In 1883 and previous to writing “The New Colossus” and “By the Waters of Babylon,” Lazarus fulfilled a long cherished dream and visited England. She met several significant people, including Robert Browning and William Morris. In August 1884, the first signs of Lazarus’ illness appeared. Her father’s death in 1885 greatly devastated her, and Lazarus again sailed to Europe to recover. She stayed in Europe for two years, visiting Holland, France, Italy. She wrote only two poems during her stay. She returned to New York on July 31, 1887 seriously ill with cancer. Lazarus passed away on November 19, 1887 and was buried in the family plot in Congregation Shearith Israel’s cemetery. She was 38 years old. Her death was memorialized in several sonnets and letters published in literary magazines. The American Hebrew published a memorial issue on December 9, 1887. The Poems of Emma Lazarus, a two-volume selection of poems and translations compiled by her sisters, was published in 1889. 7
July 22nd, Born to Moses and Esther Lazarus in New York City.
Writes her first dated poem, September 3rd: “In Memoriam: J.E.T.”
1866- 1867: First book published: Poems and Translations, Written between the Ages of Fourteen and Sixteen
Begins her friendship with Ralph Waldo Emerson
Publishes Admetus and Other Poems
Publishes a novel: Alide: An Episode in Goethe’s Life
Esther Lazarus dies April 21st
The Spagnoletto, a drama, is privately printed
1876- 1881: Publishes poems, translations, critical articles, reviews, and one story in various journals
Makes her first translations of medieval Hebrew poets, from German
Publishes a book of Heine translations: Poems and Ballads of Heinrich Heine
In August, visits Ward’s Island refuge for Russian Jewish immigrants
Publishes Songs of a Semite
November 1882- February 1883: Publishes in The American Hebrew fourteen weekly essays generally titled “An Epistle to the Hebrews”
From May to September, visits England and France
“The New Colossus” is written in December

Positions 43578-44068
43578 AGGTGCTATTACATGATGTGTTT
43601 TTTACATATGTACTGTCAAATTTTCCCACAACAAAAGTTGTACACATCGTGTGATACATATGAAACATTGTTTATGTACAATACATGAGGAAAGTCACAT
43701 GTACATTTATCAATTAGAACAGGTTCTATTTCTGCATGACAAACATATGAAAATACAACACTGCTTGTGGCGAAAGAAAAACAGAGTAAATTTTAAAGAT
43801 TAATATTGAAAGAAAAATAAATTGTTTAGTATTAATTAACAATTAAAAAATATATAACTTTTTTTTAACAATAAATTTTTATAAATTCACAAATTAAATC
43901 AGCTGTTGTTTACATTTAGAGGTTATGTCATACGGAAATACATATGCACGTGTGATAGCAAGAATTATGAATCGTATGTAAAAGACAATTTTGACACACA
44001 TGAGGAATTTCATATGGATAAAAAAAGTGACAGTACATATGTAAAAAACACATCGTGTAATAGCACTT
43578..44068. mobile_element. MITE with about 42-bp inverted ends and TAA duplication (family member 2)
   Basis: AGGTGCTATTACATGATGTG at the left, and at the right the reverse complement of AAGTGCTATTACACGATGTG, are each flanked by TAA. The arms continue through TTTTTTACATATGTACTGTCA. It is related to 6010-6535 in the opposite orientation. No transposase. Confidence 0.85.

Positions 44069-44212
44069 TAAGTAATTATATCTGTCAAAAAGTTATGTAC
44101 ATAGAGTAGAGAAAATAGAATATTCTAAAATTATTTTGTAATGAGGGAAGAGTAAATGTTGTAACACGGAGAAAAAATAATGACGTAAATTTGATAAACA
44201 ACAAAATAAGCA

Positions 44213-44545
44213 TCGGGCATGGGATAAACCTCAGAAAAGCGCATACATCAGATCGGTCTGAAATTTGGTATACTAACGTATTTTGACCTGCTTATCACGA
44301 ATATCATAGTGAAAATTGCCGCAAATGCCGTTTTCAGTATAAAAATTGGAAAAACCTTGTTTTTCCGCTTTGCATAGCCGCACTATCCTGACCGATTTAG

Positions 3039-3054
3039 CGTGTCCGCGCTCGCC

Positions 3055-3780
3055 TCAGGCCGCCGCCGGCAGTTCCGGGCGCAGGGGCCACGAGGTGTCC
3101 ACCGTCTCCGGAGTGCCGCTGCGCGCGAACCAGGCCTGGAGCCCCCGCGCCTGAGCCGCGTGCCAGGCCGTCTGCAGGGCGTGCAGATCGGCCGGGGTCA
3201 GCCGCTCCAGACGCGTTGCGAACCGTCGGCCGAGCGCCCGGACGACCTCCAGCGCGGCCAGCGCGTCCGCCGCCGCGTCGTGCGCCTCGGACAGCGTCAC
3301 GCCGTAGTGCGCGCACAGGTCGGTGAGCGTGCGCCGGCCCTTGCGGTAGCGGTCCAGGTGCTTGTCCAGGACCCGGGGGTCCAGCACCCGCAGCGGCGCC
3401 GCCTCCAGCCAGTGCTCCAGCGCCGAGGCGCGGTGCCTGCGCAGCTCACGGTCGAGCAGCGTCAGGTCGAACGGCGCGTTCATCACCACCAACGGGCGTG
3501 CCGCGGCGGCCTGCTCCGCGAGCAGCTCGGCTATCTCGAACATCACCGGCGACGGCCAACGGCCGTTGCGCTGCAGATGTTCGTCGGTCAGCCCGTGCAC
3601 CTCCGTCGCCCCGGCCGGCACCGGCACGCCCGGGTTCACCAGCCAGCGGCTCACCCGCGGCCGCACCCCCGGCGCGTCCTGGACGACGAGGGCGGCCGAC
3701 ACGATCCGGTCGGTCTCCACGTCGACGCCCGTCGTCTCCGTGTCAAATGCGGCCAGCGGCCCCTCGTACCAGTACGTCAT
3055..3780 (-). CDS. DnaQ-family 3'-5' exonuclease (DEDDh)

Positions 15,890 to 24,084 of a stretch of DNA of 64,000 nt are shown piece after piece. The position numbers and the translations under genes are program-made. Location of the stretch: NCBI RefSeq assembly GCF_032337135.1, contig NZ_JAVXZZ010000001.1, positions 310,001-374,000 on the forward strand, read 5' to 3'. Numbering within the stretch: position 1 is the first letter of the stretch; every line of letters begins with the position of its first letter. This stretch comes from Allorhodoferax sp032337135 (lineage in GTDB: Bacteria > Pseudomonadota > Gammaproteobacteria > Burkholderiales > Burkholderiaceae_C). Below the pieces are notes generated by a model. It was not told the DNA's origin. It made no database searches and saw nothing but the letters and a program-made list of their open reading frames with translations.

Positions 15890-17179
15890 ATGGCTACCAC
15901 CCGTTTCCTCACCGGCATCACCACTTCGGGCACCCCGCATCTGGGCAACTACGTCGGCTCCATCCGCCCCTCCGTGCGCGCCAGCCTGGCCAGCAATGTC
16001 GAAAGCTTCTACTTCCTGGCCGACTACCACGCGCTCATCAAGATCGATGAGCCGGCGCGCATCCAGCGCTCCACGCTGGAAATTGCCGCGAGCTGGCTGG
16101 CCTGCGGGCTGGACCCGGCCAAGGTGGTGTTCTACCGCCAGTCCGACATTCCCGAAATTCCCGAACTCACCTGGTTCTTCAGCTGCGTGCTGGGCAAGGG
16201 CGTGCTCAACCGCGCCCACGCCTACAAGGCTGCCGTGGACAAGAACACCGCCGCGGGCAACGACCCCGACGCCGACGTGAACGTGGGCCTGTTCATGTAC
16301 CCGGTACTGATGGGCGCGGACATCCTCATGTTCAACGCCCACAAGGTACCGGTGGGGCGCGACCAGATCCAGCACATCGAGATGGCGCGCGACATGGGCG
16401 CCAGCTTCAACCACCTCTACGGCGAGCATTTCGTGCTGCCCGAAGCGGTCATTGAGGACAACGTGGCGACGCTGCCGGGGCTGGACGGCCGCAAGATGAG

Moses Lazarus dies March 9th.
From May to August, she visits England, France, Holland and Italy
Publishes By Waters of Babylon
Dies November 19th in New York City at age thirty-eight. Emma is buried in Cypress Hills Cemetery, in Queens, NY, in a burial plot reserved for members of Shearith Israel Synagogue.
December 9th, The American Hebrew publishes a special memorial issue
Century publishes a memorial to Emma in October
Sisters Mary and Annie select works for The Poems of Emma Lazarus, a two-volume selection (sister Josephine provides an introduction)
- 1 Vogel, Dan. Emma Lazarus. Boston: Twayne Publishers, 1980, pgs. 13-15; Hyman, Paula E. and Deborah Dash Moore (editors). Jewish Women in America: An Historical Encyclopedia. New York: Routledge, 1997, pgs. 806.
- 2 Vogel, pgs. 16, 27, 174-176.
- 3 Vogel, pgs. 123-135.
- 4 Vogel, pgs. 113, 120-122; Lazarus, Emma (translator). Poems and Ballads of Heinrich Heine. New York: Hurst and Company, 1881, pgs. vii-xxiv.
- 5 Vogel, pgs. 132-136, 141, 144, 154-155; Encyclopedia Judaica. Jerusalem: Keter Publishing, 1971, vol. 10, p. 1517.
- 6 Vogel, pgs. 157-159.
- 7 Vogel, pgs. 23-26, 174.
- 8 Dan Vogel. Emma Lazarus. Boston: Twayne Publishers, 1980.
From the guide to the Emma Lazarus, papers, undated, 1876-1877, 1880-1882, 1884, 1887-1888, 1904-1905, 1934, 1987, (American Jewish Historical Society)
|Place Name||Admin Code||Country|
|New York City||NY||US|
|New York City||NY||US|
|American poetry--19th century|
|Jewish women authors--Archives|
|American literature--19th century|
|Women poets, American|
|Women authors, American|